NAICU Washington Update

Regulatory Efforts Underway to Expand Coverage for Borrower Defenses

January 26, 2016

The Department of Education recently held the first of three sessions of negotiated rule-making (January 12 through 14, 2016) focusing on the borrower defense to repayment (DTR) of student loans.

The issue has arisen as a result of the closing or selling of for-profit Corinthian Colleges Inc.’s various campuses which left many students with accumulating debt, but often without an ability to repay the loan or an appropriate way to complete their education. Although some cases have been settled, the Department wants to establish a process for dealing with future cases.

Background on Borrower Defense

Because some of the Corinthian campuses were sold, not closed, many borrowers may not use the more straight-forward closed school defense to loan repayment and must depend on the fact that they were misled by Corinthian as their defense. So far, about 7,000 borrowers have applied for forgiveness under the defense that they have been defrauded. Based on its own investigation, readily available information, and a review of 1,670 cases, the Department has agreed to forgive the debt of 1,312 former Corinthian students at Heald College campuses in California to the tune of $27.8 million. (The IRS has agreed that these students will not need to include the discharged amounts in their taxable income.)

As of November 2015, under the more straight-forward closed school defense, the Department agreed to discharge about 6000 additional borrowers who attended campuses that had closed, providing $75.5 million in relief. The cost to settle the new cases, currently being adjudicated by a “Special Master,” and the significant number of potential cases from any new regulations, is projected to be very costly. (Corinthian enrolled more than 100,000 students.)

A group of Democratic members of the Senate has also raised concern about this issue and were instrumental in obtaining the tax waiver.

First Round of Negotiations

There have only been a handful of DTR cases since the defense was established in law in 1994. Given the Department’s lack of experience with this issue, and anticipating additional cases, it is in the process of considering whether to “establish a new standard for the purpose of determining whether a borrower can establish a defense to repayment … based on an act or omission of a school.” Such a change would require developing a comprehensive system for doing so which raises questions about the appropriate legal authority for consumer resolution (federal/state), borrower eligibility, timing of claims, and the processes involved in such a regulation.

Of particular concern to the Department and the negotiators are the issues of the role of state law, currently the standard by which a borrower’s “cause of action” can be taken against a school. Because different states have different standards, borrowers who were victimized could be treated differently when seeking relief. The negotiations are also exploring if the potential risk of DTR cases should be incorporated into the assessment of a school’s financial responsibility.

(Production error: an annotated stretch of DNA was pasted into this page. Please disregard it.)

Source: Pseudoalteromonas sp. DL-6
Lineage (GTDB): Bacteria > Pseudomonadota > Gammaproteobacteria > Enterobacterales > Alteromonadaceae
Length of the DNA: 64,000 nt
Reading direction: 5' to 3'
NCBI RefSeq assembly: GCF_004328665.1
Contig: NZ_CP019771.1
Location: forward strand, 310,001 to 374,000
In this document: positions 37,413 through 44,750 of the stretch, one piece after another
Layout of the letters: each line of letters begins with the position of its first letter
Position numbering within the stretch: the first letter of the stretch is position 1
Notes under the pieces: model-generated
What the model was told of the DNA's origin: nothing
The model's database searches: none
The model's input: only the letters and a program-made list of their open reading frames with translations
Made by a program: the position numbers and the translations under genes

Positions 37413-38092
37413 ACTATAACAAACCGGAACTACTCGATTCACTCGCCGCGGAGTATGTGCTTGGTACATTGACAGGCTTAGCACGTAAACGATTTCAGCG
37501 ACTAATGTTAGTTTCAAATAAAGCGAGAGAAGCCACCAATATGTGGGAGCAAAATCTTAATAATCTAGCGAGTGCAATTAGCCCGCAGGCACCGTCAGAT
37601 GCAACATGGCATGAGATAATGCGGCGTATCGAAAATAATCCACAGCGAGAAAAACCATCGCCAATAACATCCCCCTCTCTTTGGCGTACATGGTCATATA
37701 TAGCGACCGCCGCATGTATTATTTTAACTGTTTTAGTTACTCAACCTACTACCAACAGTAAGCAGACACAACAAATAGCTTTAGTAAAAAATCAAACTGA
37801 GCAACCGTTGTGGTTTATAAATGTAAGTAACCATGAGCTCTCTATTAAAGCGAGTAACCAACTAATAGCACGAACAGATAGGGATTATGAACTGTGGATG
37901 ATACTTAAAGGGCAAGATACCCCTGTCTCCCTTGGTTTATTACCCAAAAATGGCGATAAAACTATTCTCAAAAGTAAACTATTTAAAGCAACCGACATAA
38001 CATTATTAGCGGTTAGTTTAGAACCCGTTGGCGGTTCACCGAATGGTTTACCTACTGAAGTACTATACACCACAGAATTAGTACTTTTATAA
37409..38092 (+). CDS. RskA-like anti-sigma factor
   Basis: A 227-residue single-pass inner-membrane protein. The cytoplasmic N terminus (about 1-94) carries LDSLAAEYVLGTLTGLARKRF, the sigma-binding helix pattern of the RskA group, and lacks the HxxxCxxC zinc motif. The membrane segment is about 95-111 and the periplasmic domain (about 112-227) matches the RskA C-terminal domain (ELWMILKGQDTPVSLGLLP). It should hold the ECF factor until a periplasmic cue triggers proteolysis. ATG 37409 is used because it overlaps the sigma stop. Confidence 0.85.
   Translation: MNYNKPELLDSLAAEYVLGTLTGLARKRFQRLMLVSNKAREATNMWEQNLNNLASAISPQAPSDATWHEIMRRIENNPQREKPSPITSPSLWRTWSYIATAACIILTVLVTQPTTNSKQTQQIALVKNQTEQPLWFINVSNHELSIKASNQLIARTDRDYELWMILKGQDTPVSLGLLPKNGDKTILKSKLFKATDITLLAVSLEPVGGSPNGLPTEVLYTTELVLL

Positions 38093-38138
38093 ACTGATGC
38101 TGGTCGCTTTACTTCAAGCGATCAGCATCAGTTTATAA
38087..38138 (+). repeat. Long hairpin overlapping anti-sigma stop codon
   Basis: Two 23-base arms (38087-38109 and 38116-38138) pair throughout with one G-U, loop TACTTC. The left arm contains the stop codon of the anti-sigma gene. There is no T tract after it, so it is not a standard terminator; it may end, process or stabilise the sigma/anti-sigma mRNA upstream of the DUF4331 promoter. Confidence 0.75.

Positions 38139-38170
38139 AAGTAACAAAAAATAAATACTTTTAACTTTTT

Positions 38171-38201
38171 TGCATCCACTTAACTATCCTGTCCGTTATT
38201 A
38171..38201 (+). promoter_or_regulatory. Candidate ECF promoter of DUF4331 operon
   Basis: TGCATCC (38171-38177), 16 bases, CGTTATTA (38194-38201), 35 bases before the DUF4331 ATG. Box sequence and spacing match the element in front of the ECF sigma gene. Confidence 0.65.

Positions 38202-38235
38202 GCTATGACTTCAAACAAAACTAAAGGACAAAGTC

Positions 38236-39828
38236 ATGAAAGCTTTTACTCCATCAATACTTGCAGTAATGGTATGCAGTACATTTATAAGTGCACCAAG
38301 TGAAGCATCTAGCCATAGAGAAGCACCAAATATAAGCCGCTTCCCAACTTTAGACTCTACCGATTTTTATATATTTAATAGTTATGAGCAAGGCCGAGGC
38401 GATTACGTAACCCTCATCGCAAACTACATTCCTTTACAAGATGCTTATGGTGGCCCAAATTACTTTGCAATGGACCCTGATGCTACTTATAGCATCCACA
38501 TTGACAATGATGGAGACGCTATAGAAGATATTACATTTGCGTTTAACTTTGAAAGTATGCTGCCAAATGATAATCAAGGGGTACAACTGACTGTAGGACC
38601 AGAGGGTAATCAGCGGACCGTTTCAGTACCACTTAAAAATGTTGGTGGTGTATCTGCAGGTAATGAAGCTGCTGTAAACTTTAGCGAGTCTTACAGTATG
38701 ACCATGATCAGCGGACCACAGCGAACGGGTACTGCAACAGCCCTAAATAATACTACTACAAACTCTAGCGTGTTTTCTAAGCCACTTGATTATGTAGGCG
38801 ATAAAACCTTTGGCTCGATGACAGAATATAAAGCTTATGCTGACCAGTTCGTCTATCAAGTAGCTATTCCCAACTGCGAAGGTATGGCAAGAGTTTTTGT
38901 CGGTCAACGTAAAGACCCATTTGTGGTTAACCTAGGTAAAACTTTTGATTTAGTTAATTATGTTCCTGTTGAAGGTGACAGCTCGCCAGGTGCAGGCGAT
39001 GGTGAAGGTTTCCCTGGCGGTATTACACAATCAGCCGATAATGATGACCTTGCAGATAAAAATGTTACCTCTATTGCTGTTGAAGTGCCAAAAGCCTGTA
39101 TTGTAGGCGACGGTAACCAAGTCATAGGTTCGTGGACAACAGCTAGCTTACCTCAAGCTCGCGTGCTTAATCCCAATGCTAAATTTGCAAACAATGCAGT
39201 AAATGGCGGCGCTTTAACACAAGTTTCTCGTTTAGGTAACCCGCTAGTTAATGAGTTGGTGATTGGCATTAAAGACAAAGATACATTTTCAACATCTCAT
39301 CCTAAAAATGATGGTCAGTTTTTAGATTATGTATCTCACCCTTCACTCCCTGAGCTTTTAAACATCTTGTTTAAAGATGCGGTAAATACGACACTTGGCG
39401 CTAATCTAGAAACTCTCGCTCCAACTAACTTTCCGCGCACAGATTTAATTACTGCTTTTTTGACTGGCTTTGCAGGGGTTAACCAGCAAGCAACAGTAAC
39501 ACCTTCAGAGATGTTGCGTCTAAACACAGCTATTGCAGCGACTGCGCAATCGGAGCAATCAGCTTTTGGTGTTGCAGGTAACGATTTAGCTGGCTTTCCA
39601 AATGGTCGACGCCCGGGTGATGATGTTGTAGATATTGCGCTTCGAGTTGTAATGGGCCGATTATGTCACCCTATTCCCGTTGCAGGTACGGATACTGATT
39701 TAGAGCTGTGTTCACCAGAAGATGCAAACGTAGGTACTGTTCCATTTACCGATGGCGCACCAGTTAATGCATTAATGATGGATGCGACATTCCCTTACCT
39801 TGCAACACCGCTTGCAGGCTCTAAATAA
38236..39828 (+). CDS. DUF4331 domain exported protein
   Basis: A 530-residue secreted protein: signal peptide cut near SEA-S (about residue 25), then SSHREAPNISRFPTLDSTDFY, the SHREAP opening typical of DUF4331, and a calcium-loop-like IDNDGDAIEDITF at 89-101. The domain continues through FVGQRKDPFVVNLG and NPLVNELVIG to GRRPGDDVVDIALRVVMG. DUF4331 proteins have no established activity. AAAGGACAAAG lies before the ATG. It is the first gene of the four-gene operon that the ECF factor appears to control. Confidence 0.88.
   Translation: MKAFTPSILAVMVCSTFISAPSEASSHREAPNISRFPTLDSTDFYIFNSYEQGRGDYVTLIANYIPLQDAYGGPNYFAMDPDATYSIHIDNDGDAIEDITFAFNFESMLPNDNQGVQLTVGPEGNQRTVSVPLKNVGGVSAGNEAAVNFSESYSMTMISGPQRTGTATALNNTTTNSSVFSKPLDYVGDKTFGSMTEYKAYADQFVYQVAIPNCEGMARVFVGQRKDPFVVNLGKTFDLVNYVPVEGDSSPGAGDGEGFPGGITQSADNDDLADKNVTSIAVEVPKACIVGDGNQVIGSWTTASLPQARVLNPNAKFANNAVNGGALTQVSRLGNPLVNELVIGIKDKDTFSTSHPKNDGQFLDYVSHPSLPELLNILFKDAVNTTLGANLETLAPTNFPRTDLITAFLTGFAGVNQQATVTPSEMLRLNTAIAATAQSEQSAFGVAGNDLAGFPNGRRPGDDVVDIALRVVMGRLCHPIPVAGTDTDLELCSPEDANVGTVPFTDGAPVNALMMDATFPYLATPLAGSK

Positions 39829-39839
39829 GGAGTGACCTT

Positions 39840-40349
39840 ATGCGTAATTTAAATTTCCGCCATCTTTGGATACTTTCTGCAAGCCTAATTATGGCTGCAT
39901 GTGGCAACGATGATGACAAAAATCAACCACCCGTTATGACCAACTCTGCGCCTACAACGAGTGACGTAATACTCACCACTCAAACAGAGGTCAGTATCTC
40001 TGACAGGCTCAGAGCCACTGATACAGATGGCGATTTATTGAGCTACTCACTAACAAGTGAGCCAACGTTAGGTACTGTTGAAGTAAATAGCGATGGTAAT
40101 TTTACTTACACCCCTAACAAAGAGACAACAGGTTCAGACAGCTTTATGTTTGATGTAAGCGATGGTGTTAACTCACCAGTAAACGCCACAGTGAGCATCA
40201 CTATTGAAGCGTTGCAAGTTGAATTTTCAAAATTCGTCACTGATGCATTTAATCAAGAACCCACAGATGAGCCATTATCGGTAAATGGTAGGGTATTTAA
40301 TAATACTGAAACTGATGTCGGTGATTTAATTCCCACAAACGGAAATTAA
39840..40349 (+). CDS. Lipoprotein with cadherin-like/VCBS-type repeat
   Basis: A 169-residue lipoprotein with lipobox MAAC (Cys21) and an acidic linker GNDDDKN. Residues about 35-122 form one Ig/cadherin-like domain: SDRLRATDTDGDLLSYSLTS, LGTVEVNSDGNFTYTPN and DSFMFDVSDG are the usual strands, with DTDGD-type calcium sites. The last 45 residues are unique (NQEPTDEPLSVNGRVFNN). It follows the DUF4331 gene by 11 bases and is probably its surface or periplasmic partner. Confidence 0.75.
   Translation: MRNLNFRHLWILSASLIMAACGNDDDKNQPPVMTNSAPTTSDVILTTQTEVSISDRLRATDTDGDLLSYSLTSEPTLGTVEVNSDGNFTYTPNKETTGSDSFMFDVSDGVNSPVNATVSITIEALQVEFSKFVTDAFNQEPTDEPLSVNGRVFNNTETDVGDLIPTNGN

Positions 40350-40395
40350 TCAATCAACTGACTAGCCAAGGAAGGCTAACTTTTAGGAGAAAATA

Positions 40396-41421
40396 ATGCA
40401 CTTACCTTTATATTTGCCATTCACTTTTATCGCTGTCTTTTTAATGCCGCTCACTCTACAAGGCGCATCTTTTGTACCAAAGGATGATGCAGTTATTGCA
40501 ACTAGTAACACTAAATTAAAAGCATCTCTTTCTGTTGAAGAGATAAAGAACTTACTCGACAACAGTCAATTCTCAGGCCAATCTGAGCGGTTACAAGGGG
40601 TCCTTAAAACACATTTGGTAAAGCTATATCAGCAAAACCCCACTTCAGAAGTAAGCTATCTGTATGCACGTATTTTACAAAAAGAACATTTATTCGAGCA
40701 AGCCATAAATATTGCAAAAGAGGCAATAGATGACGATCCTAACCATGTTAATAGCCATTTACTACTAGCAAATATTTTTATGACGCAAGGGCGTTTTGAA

The consumer advocates on the panel, particularly the attorneys general representatives, have strongly advocated that there should be some federal floor to provide equity to borrowers filing defense claims in different states. However, they also argue that the various state standards should remain to provide additional protection to borrowers in states with higher standards. The panel also proposed that the Department should give judgments by state attorneys general “heightened deference.”

In addition, the members of the panel suggested the risk of additional financial suits by borrowers should be taken into account in determining an institution’s financial responsibility status and that perhaps the institution be required to buy a letter of credit to cover such related costs.

According to the consumer advocates, the list of institutions required to purchase letters of credit also should be disclosed to the public. They went on to ask the Department for a list of all schools that currently have had to purchase letters of credit. The negotiator representing private, nonprofit colleges raised concern about the Department’s current accounting shortcomings in the calculation of financial responsibility composite scores, and questioned how new financial risks would be included.

The first neg-reg session reviewed and brain-stormed the set of issues presented by the Department. Language developed from these discussions will be provided at the next neg-reg session, February 17-19. (The negotiations will also include a set of technical amendments to existing regulations.) Issue papers are not yet available at the neg-reg website, although background and schedule information are available. The Department has also issued a fact sheet about the issue.

The Special Master, Joseph A. Smith, Jr., has issued his first and second reports explaining in detail the history of borrower defenses and what actions have been taken so far regarding the current situation.

A brief overview of the current status is also available.

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